Donald's Encyclopedia of Popular Music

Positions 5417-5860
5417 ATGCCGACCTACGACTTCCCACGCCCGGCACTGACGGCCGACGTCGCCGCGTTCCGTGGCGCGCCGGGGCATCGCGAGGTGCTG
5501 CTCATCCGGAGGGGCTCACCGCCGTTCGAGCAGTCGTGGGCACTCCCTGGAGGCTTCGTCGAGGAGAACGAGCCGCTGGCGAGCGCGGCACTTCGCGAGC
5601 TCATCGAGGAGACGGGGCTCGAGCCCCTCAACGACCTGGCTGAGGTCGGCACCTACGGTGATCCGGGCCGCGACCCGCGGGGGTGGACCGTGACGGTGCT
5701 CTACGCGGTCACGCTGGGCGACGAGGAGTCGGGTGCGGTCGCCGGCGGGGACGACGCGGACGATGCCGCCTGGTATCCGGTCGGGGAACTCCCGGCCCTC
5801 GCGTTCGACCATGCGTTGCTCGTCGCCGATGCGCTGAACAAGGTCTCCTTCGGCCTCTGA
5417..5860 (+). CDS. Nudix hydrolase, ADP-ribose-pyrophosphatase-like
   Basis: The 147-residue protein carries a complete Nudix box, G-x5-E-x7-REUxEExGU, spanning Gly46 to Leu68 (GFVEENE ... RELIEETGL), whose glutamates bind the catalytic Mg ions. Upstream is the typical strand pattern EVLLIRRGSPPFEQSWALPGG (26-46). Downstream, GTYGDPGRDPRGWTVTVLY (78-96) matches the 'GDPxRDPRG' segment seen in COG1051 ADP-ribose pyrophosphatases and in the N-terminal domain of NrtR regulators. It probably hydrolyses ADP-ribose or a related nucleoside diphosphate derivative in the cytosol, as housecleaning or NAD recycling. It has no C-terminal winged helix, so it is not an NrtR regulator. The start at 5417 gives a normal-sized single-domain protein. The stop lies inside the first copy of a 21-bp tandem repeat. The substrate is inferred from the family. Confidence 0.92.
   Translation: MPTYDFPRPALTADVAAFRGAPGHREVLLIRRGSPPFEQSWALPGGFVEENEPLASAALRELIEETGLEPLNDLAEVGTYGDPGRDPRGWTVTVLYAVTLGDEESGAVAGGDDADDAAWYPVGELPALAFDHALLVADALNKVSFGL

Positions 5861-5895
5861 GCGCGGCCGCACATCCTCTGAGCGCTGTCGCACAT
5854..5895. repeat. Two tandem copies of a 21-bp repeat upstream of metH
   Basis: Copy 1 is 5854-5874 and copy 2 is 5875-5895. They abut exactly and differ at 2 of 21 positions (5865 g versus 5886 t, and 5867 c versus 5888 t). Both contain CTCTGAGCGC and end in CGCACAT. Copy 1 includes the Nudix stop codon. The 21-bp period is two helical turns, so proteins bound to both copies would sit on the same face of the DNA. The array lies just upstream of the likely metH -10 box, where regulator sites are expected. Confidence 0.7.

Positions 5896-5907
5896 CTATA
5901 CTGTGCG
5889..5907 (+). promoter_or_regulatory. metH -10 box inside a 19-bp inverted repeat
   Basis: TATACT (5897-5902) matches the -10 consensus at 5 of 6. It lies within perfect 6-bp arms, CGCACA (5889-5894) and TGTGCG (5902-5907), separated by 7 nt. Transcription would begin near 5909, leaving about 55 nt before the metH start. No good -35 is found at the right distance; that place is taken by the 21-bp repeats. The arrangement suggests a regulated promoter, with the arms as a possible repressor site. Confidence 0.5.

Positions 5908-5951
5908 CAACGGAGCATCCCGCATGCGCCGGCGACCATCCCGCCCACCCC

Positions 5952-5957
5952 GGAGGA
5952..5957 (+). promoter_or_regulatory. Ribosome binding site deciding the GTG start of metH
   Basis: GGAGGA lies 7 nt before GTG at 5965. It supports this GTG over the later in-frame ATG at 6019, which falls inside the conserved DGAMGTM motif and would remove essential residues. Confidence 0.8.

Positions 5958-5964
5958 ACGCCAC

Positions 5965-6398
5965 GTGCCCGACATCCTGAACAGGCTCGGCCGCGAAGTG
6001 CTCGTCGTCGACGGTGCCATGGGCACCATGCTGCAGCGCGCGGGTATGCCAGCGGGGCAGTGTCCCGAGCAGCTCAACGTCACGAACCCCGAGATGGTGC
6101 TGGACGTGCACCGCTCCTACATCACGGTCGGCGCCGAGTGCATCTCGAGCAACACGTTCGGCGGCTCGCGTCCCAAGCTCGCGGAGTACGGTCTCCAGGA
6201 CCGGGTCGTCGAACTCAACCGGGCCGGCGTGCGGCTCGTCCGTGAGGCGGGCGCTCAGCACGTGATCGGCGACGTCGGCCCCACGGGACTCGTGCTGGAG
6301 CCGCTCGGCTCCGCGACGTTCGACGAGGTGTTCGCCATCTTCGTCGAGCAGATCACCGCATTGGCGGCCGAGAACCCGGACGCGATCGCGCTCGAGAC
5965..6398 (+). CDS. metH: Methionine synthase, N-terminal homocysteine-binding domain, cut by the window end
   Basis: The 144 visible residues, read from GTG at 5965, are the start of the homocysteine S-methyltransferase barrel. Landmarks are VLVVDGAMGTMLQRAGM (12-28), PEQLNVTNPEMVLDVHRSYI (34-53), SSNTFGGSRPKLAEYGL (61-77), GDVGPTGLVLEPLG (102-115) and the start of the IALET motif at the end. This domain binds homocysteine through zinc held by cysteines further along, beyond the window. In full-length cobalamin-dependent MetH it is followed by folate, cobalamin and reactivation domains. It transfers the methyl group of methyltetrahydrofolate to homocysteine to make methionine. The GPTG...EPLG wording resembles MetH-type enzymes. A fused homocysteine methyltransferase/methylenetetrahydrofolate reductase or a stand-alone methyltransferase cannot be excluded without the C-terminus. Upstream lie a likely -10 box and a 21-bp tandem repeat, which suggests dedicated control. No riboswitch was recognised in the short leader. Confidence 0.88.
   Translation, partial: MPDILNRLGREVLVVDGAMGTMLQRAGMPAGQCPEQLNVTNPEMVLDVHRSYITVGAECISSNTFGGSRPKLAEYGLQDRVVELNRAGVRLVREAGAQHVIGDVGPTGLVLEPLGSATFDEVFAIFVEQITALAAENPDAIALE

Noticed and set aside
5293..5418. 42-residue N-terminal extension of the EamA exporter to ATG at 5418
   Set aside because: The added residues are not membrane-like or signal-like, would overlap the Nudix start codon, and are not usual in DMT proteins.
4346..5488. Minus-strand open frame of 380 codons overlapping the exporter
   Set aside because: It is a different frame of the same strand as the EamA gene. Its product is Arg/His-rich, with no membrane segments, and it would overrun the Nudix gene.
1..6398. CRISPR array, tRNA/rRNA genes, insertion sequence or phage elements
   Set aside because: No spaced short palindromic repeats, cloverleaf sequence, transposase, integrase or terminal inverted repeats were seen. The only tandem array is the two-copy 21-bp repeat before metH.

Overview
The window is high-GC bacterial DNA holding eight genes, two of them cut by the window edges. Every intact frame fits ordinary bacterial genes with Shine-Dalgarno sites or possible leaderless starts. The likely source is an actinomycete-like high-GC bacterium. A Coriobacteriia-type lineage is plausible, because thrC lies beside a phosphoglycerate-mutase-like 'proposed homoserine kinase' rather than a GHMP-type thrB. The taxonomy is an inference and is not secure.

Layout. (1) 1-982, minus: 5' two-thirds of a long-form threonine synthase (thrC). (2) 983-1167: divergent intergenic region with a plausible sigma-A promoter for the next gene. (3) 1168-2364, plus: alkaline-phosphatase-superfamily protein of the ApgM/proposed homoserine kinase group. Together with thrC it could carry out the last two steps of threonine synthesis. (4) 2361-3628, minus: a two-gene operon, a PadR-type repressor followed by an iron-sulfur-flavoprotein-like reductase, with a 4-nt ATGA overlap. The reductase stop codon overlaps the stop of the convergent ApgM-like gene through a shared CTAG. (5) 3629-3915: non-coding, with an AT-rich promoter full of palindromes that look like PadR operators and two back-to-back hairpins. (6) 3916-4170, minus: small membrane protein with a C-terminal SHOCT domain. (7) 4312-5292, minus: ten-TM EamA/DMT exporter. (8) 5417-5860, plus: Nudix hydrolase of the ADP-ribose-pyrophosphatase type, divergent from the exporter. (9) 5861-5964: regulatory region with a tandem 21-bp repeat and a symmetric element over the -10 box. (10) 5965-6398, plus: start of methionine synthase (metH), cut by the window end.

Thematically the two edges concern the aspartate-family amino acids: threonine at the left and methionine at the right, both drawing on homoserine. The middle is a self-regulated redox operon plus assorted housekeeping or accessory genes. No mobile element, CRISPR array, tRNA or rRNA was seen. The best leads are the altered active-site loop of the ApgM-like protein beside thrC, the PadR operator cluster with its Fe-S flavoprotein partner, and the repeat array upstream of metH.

(b Isidro Valladares, 14 Aug. '16, San Pedro de Macoris, Dominican Republic) Singer, bandleader, composer, arranger, Latin percussionist, guitarist; a pioneer of merengue in USA, known as the 'King of the Merengue'. Joined NYC's then tiny Dominican community '36; began career '39, toured US with various rumba groups; served in US Army during WWII, resumed career after '45 discharge; worked with orchestras of Xavier Cugat, Noro Morales, Anselmo Sacasas, José Curbelo, Enric Madriguera, trumpeter Roger King Mozian (composer of Machito standard 'Asia Minor'), others. He joined the band of Puerto Rican guitarist/singer Juanito Sanabria '50, which had a lengthy residency at Havana Madrid night club on Broadway and performed at annual NY Daily News Harvest Moon Balls. Dioris started to sing three merengues with Sanabria at Club Caborrojeña in upper Broadway, so popular the band had to play them several times a night; the club became a gathering point for Dominicans in NYC. Meanwhile merengue recordings by a group organized by Ansonia Records boss Rafael Pérez (b Yauco, Puerto Rico; d '69, New Jersey, USA; founded Ansonia June '49) had flopped in NYC; hearing of Sanabria's success at Caborrojeña, Pérez signed the group for a session; of the four sides recorded, 'La Amaneca' and 'La Moña' were hits in NYC and PR; a further twelve merengues recorded by Sanabria on Ansonia were also successful. Pérez organized the seven-piece accordion/sax-led Conjunto Típico Cibaeño (El Cibao is believed to be the region of DR where merengue originated), signing up Dioris as lead singer/güiro player and Dominican Angel Viloria as director/accordionist; their recordings took off in NYC's and other large US Latin communities, Caribbean, South and Central America. By '52 Típico Cibaeño's success had paved the way for various other merengue aggregations, their early '50s hits collected on three volumes of Angel Viloria y su Conjunto Típico Cibaeño on Ansonia. Típico Cibaeño folded when alto saxist Rámon García, tambora player Luis Quintero (both Dominican), Viloria and Dioris formed their own bands '53; Dioris's band did a two year residency at Gloria Palace in NYC's Germantown section, where audiences included German tourists; his fame as a leader quickly spread to US Latin communities and he became a big seller in South America; made two vols of Dioris Valladares y su Conjunto on Ansonia. He signed with Alegre '61 at height of the pachanga craze; debut LP Vete Pa'l Colegio '61 included a hit pachanga title track with music penned by Roger King Mozian and words by Alegre founder Al Santiago (also the producer), who later explained: ' ''Vete Pa'l Colegio'' is a play on words meaning go to hell. Hell, in English, is not a very bad word. But in Spanish when you say the word hell, it really is terrible. The humour helped sell that record' (quote from Salsiology '92 by Vernon W. Boggs). Pachanga title track of his Alegre follow-up Yo La Vi Vol. II '63, produced by Santiago, was another hit; he also took part in historic jazz-oriented Latin jam session (descarga) recordings of the Alegre All-Stars '61-6. He switched to Musicor for Con Pimienta '68 (reissued on Artol) produced by the label's A&R and staff producer Santiago; it included boogaloo material to conform with the fad at the time. He participated in notable albums by the Cesta All-Stars: Live Jam Session late '60s and Salsa Festival early '70s. Pa 'Bailar Na' Ma '77 on Alegre reunited him with Santiago, who not only produced but also wrote and played piano on descarga 'Minor Minor'. Dioris semi-retired to Long Island.